Success of Students with Disabilities Positively Correlated With DO-IT Interventions


Data routinely collected by DO-IT suggests positive outcomes for DO-IT participants.

DO-IT Scholar Data

The DO-IT Scholars program, originally funded by the National Science Foundation (NSF) in 1992, was institutionalized with Washington state funds in 1998. Each year a cohort of 20 high school students with disabilities interested in attending college Some Scholars are initially interested in challenging academic and career fields such as science, technology, engineering, and mathematics (STEM); others have no dominant interests or are interested in other fields when they enter the program.

Scholar progress is presented in the annual DO-IT Snapshots publication. Scholars boast a 100% high school graduation rate. As of winter, 2008, most (251 of 282) entered postsecondary school and 112 are currently attending. Forty-five have secured associates, 83 baccalaureate, and 16 graduate degrees (31, 60, and 12, respectively, in STEM fields). Sixty-four participants are in the workforce (46 in STEM fields). Many individuals who were once Scholars act as mentors in the e-community supported by DO-IT.

AccessSTEM Participant Data

The Alliance for Students with Disabilities in Science, Technology, Engineering, and Mathematics (AccessSTEM), funded by the National Science Foundation, began in 2002. Through March, 2008, in a sample of 182 AccessSTEM participants tracked through critical junctures to STEM careers, 126 internships were completed, 164 received mentoring, 153 peer support, 123 advising, and 151 information from staff. All high school participants graduated from high school with their class and many transitioned to college. 151 participants attended college during AccessSTEM, 38 in 2-year, 109 in 4-year schools, and 4 in graduate schools; 98 are still enrolled; and 62 graduated, 21 with associates (16 STEM), 35 with baccalaureate (28 STEM), and 6 with graduate (6 STEM) degrees.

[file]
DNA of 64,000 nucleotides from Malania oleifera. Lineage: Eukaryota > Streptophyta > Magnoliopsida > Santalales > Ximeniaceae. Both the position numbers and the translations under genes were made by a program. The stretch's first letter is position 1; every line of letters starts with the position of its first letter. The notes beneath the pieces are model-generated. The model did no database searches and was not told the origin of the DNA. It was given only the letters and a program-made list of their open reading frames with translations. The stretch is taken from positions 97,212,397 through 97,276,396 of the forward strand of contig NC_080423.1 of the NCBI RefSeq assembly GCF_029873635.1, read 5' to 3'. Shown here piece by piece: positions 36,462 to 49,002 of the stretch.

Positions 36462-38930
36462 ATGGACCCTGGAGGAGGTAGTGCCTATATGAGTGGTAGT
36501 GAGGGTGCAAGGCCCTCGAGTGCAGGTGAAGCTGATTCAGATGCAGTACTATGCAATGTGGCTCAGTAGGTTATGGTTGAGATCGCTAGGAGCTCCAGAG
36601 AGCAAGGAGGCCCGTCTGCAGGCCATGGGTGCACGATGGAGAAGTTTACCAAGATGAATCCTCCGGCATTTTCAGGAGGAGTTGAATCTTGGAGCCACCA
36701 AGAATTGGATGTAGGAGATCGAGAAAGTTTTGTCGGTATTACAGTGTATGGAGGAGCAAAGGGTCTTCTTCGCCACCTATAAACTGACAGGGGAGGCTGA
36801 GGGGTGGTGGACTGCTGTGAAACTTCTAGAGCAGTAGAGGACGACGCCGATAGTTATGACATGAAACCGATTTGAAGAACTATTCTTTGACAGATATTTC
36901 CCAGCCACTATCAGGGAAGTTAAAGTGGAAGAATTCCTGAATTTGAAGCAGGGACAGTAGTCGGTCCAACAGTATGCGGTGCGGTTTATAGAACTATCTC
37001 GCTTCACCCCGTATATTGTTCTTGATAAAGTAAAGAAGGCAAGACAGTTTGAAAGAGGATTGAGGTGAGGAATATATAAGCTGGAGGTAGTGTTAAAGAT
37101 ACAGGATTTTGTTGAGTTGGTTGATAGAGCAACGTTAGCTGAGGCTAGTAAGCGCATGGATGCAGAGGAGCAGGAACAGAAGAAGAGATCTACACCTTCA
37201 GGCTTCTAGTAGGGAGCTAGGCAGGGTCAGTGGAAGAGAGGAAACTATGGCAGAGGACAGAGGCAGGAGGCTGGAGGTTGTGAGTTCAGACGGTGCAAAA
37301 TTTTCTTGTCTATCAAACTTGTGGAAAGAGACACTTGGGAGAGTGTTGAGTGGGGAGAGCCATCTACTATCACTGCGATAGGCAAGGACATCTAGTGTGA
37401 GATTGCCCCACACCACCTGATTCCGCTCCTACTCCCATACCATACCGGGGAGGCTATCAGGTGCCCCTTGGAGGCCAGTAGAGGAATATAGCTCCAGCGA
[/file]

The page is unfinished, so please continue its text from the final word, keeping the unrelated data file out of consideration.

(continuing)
AccessSTEM/DO-IT Longitudinal Transition Study (ALTS)

A longitudinal transition study sponsored by AccessSTEM/DO-IT explores college and career outcomes for students with disabilities participating in activities sponsored by DO-IT projects funded by the National Science Foundation and the state of Washington. Specific research questions are:

Because of the goal of AccessSTEM to increase the numbers of STEM(science, technology, engineering, and mathematics) postsecondary degrees and careers for individuals with disabilities, in addressing each of the research questions specific data is collected and analyzed regarding STEM activities, education, and employment. The AccessSTEM/DO-IT Longitudinal Transition Study (ALTS) measures progress toward STEM degrees/careers of students with disabilities who had a goal of postsecondary education while in high school and received DO-IT-funded interventions (e.g., internships, mentoring, college transition activities), many of which were funded by NSF.

The study is designed in such a way that respondent content can be updated and data can be analyzed at any point. Recognizing that at any point in time some respondents in the study are still enrolled in secondary school or are recent high school graduates, besides graduation and career outcome data, the researchers record the "on track" status of respondents as they progress through critical junctures that lead to degrees and careers in STEM. The reports of ALTS respondents are compared with those of participants in the National Longitudinal Transition Study (NLTS) for whom postsecondary education was part of their transition plan while they were still in high school. Although ALTS participants were not randomly selected and the two groups are not identical in characteristics, both groups are composed of college-bound youth with a wide range of disabilities. Neither group was recruited because of STEM interest; DO-IT, for example, works with students who have a wide variety of academic interests, but encourages and supports STEM studies and career pursuits through program activities and resources.

Preliminary results of the ALTS, posted online, indicate positive outcomes with respect to high school graduation, college enrollment, degree attainment, and career success. Respondents also rate highly program interventions, that include access to assistive technology, mentoring, work-based learning, and college/career transition events.